XXV still vivid for Hostetler
By BOB HARIG
© St. Petersburg Times, published January 28, 2001
TAMPA -- Jeff Hostetler is not surprised to see Kerry Collins excelling under Jim Fassel, the Giants coach who has a history of nurturing quarterbacks.
He helped John Elway prosper in Denver, as well as Hostetler with the Giants and again with the Raiders.
"I have so much respect for him," Hostetler said.
Hostetler was the Giants quarterback when they defeated the Bills 20-19 in 1991 at Tampa Stadium.
"It seems like 10 years ago," Hostetler said from Morgantown, W.Va., where he runs a small business. "It was a great time and everything, but it does seem like a long time ago."
Not so far back, however, that he has forgotten the details.
"It's all still as vivid as can be," said Hostetler, who replaced injured quarterback Phil Simms during the season. "In one sense it seems like a long time ago. But all the memories are right there on the top of your head.
"In the tunnel, getting ready to be introduced, running out, all the fans with their flags, Whitney Houston, the formation flying over top."
Anyone associated with the game would have a difficult time forgetting the backdrop: the Gulf War raged and security around the country, including at Tampa Stadium, was tight.
"In the second quarter, I got flattened," Hostetler said. "I can remember sitting there by myself and looking up above one of the end zones and there was a helicopter hovering with its guns out. Right there in the game. I saw that thing there and thought, "Man, can you believe we've got something like this going on, and we're playing a football game?' There are just all kinds of memories. They are right there."
A brace for protection
Two weeks since the last game doesn't mean running back Tiki Barber will be without a brace on his left forearm. Barber broke a bone last month against Dallas. "It feels good, but I haven't taken a hit on it," Barber said. "I haven't practiced without it yet. I would like to not have to wear it, but when push comes to shove, I'll probably have to put it on."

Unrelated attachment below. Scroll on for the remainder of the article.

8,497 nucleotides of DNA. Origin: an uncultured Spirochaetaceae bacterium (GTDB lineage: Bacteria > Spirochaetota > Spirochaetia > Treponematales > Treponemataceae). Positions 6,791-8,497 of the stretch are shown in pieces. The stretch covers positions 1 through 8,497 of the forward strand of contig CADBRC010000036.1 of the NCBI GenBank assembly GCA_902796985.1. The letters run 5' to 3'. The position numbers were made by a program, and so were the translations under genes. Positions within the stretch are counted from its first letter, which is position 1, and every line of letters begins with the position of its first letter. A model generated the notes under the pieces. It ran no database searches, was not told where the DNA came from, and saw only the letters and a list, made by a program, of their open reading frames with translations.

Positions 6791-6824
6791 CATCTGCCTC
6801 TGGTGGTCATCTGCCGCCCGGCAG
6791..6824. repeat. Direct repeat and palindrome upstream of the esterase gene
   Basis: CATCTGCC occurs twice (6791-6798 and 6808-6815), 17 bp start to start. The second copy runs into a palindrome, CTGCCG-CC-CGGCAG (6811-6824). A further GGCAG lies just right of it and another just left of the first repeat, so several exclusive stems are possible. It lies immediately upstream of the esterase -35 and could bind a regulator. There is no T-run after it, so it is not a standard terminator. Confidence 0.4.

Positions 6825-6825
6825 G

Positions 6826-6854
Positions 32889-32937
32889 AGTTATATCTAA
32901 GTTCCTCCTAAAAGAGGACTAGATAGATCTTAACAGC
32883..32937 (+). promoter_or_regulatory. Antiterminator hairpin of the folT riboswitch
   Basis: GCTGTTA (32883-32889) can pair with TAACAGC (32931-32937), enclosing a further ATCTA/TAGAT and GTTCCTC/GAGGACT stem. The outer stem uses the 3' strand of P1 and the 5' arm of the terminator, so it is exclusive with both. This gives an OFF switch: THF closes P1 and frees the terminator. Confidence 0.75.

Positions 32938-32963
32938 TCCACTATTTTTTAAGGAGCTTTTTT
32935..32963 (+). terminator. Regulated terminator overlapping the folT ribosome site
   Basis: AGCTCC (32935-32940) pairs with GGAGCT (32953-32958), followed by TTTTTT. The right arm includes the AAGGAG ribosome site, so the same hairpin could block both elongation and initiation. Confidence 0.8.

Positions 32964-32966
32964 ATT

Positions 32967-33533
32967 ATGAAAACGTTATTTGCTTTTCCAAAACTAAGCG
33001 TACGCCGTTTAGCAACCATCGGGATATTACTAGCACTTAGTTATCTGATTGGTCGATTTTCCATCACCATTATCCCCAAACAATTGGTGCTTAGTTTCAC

Ready and waiting
Jason Garrett knows the feeling well. He's prepared for the big game again, knowing he'll only hit the field in case of an injury or a blowout. As the backup to Collins, Garrett would be counted on to lead the Giants should the Ravens knock Collins from the game, something they've done to opposing quarterbacks in all three playoff games.
"I like to think my preparation every week is for that scenario," Garrett said. "You try to do what you have to do to get physically ready, spending time with the game plan, watching film and getting yourself as ready as possible."
While in Tampa, receiver Ike Hilliard has spent time with former University of Florida teammates Reidel Anthony, Jacquez Green and Fred Taylor. Anthony and Green play for the Bucs and Taylor came to town from Jacksonville, where he plays for the Jaguars.
"We reminisced about playing at Florida, winning the national championship (in 1996)," Hilliard said. "You cherish those memories; 30 or 40 years from now, people will still be talking about that Florida team. To play in two (national title games) and win one is special."
Which comes first?
Fullback Greg Comella expects to have a few collisions with Baltimore linebacker Ray Lewis today. He hinted that New York has considered ways to stop the NFL's defensive player of the year.
"He is unblocked a lot because he is making a lot of plays," Comella said. "It's a catch-22. Because he's unblocked, he's making a lot of plays. Because he's making a lot of plays, he's unblocked.
"The one thing that has struck me when watching film on this guy: I'm surprised teams have not game-planned more. You have to revolve your game plan around him. I think you have to put a body on him. What happens is he makes plays early on and then his attitude and his swagger and the confidence becomes infectious. And the rest of the defense begins to play with that same confidence and attitude."
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